Richard [Pemberton] and I serve together as trustees of a woodland burial site near Cambridge. It is great to celebrate today his and many peoples’ service of the living through our system of justice, law enforcement and through the work of Young Carers who show care, courage and wisdom beyond their years. The context for our Old Testament lesson is that young Solomon has just inherited the kingdom of Israel from his father King David. He has a dream in which God asks him what he should give him, and Solomon requests wisdom, to have “an understanding mind to govern your people, able to discern between good and evil” (3:9). God looks favourably on this request and grants it, and riches and honour too.
Solomon requests the divine gift of wisdom so that he can discern between good and evil and so govern well. The gift is straight away put to the test in the tragic scenario of being asked to judge which of the unfortunate women should keep the living child.
The two women are prostitutes. This is important because their worthiness to be judged justly by the king is not dependent on their wealth or importance or social respectability. Here is the fundamental principle of equal access to justice for all. People may be more or less reliable as witnesses in a court of law, but they may not be judged as being less deserving of justice.
A version of this same dilemma appeared as a storyline in an episode of Call the Midwife (a programme which is always part of my moral compass!). Two young women who had been childhood friends but grown apart find themselves in adjacent beds in the maternity home and each gives birth to a baby girl. That night the home catches fire and in the panic of the evacuation Sr Evangelina switches the two new-borns. The mistake comes to light when one of the babies turns out to be very ill with a heart complaint. In this version of the dilemma, the two mothers stand in the hospital ward with the healthy baby in the pram, looking at the sick child in the incubator, and argue over who is better suited to care for the weaker, more vulnerable child, and which of them should embrace the more uncertain future.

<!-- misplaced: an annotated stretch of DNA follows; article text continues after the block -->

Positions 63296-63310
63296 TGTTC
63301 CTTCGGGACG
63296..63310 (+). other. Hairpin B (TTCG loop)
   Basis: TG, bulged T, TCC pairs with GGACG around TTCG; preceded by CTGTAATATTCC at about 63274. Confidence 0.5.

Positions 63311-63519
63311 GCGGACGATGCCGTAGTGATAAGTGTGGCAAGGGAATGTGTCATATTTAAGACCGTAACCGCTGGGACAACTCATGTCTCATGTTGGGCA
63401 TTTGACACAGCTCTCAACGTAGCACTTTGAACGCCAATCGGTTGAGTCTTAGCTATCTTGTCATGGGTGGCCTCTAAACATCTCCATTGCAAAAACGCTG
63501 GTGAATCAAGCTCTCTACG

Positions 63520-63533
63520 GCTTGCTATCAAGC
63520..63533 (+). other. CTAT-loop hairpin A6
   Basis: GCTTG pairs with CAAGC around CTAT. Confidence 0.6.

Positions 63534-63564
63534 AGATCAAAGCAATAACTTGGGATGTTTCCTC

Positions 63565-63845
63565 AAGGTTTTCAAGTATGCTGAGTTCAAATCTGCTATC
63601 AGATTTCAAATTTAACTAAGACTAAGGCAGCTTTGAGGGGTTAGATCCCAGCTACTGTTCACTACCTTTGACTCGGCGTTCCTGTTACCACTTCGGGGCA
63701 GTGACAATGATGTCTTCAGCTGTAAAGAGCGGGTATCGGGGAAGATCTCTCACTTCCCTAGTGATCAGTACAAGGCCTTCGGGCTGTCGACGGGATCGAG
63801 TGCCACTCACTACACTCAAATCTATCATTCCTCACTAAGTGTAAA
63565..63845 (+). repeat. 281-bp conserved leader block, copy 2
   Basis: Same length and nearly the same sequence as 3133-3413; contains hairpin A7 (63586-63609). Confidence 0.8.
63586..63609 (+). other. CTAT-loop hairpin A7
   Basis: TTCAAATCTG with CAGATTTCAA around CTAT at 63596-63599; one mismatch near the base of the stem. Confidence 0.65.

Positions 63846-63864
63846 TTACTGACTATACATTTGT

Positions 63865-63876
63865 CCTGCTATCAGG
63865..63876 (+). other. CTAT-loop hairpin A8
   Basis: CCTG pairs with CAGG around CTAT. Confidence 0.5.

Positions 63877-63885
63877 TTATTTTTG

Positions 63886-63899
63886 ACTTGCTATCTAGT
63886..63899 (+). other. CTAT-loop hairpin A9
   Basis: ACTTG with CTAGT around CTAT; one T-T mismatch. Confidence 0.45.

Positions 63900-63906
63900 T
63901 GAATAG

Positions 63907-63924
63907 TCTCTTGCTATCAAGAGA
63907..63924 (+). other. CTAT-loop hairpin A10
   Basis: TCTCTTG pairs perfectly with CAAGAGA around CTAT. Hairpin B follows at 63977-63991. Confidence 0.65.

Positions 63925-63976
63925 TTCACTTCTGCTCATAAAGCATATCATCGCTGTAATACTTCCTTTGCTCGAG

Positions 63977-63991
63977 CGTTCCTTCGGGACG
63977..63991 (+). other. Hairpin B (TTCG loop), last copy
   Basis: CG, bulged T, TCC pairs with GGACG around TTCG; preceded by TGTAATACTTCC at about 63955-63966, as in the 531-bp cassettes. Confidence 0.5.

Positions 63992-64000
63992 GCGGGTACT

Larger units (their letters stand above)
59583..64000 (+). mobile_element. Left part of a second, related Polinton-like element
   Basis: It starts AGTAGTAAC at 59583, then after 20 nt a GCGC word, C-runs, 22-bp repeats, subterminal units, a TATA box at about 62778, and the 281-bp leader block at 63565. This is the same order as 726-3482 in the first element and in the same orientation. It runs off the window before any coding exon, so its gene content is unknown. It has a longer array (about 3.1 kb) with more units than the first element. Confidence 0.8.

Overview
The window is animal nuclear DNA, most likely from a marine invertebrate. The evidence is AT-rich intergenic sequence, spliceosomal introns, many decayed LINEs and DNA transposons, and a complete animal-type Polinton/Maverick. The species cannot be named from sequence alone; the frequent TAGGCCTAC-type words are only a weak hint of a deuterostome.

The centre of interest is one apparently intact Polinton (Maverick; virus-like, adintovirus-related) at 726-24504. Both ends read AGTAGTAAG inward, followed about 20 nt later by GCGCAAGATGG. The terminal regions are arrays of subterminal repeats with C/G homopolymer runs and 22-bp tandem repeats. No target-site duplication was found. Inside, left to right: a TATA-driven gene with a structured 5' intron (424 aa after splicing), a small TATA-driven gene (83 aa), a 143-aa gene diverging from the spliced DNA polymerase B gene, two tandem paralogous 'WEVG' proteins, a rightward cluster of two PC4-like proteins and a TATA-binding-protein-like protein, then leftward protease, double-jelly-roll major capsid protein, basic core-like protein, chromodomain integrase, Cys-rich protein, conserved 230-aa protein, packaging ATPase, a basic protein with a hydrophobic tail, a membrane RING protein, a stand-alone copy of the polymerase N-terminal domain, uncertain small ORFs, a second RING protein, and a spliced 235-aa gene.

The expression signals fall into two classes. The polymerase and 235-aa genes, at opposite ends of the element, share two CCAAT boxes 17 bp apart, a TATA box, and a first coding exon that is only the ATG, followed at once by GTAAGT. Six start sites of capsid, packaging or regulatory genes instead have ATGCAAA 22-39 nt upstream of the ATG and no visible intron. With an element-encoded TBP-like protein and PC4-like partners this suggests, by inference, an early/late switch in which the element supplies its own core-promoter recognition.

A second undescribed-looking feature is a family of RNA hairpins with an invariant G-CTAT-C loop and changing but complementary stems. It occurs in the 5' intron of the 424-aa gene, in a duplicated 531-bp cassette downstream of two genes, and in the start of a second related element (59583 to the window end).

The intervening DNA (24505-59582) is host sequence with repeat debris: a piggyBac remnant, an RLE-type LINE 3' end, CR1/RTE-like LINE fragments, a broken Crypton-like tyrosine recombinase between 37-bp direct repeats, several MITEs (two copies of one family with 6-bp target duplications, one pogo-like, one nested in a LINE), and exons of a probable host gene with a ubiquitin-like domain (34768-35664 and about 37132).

The judgement of Solomon highlights the importance of character for the judge and the judged. I spent most of my recent study leave reading about the development of character and wisdom both among children and adults. Both of our readings today are part of the Wisdom tradition throughout the Bible. Justice flows from its source in the righteousness and truth of God; and justice is applied by human judgement. The purest and most intellectually refined judicial system is only effective when the judge is both knowledgeable and wise. What counts is how the judge – or the bishop for that matter – is formed. In the biblical wisdom literature the thread is that wisdom develops out of a person’s celebration of a good creation which then shapes the person through what is true and beautiful and this always leads to the person seeking wisdom to build community and serve justice. Who I am as a bishop will always shape what I do, and this applies to all of us. The whole Sermon on the Mount of which the Beatitudes are a part is the pattern for how Christian character is to be formed. The most challenging aspect of my reading is that wisdom always brings us back to the necessity of the grace of humility. A wise police officer, high sheriff, judge or bishop should be neither proud nor prelatical. It would be wrong to sing with Mac Davis, the Country singer, that it’s hard to be humble when you are perfect in every way.